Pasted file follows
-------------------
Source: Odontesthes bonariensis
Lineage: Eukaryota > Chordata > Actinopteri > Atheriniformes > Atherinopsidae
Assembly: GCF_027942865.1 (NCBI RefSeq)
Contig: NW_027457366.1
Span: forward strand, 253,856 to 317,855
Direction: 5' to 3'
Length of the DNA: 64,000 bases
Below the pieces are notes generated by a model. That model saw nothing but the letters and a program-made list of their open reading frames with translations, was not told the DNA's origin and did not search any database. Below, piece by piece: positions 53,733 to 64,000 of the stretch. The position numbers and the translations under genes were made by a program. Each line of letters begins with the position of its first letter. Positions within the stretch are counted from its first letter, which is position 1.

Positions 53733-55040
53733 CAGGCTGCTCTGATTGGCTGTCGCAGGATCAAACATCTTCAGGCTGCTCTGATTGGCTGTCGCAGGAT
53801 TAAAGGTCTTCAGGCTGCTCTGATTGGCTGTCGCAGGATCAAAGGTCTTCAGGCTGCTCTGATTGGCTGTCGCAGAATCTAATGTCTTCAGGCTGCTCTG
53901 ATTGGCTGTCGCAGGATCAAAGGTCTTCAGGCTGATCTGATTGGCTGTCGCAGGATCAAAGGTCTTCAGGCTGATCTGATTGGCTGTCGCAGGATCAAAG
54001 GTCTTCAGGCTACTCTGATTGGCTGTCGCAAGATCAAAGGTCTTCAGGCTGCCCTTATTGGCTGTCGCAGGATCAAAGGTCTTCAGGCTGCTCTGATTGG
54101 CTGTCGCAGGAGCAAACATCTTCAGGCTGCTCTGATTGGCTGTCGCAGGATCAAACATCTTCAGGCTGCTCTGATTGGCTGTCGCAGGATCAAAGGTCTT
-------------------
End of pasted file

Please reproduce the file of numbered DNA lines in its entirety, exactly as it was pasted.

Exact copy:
Source: Odontesthes bonariensis
Lineage: Eukaryota > Chordata > Actinopteri > Atheriniformes > Atherinopsidae
Assembly: GCF_027942865.1 (NCBI RefSeq)
Contig: NW_027457366.1
Span: forward strand, 253,856 to 317,855
Direction: 5' to 3'
Length of the DNA: 64,000 bases
Below the pieces are notes generated by a model. That model saw nothing but the letters and a program-made list of their open reading frames with translations, was not told the DNA's origin and did not search any database. Below, piece by piece: positions 53,733 to 64,000 of the stretch. The position numbers and the translations under genes were made by a program. Each line of letters begins with the position of its first letter. Positions within the stretch are counted from its first letter, which is position 1.

Positions 53733-55040
53733 CAGGCTGCTCTGATTGGCTGTCGCAGGATCAAACATCTTCAGGCTGCTCTGATTGGCTGTCGCAGGAT
53801 TAAAGGTCTTCAGGCTGCTCTGATTGGCTGTCGCAGGATCAAAGGTCTTCAGGCTGCTCTGATTGGCTGTCGCAGAATCTAATGTCTTCAGGCTGCTCTG
53901 ATTGGCTGTCGCAGGATCAAAGGTCTTCAGGCTGATCTGATTGGCTGTCGCAGGATCAAAGGTCTTCAGGCTGATCTGATTGGCTGTCGCAGGATCAAAG
54001 GTCTTCAGGCTACTCTGATTGGCTGTCGCAAGATCAAAGGTCTTCAGGCTGCCCTTATTGGCTGTCGCAGGATCAAAGGTCTTCAGGCTGCTCTGATTGG
54101 CTGTCGCAGGAGCAAACATCTTCAGGCTGCTCTGATTGGCTGTCGCAGGATCAAACATCTTCAGGCTGCTCTGATTGGCTGTCGCAGGATCAAAGGTCTT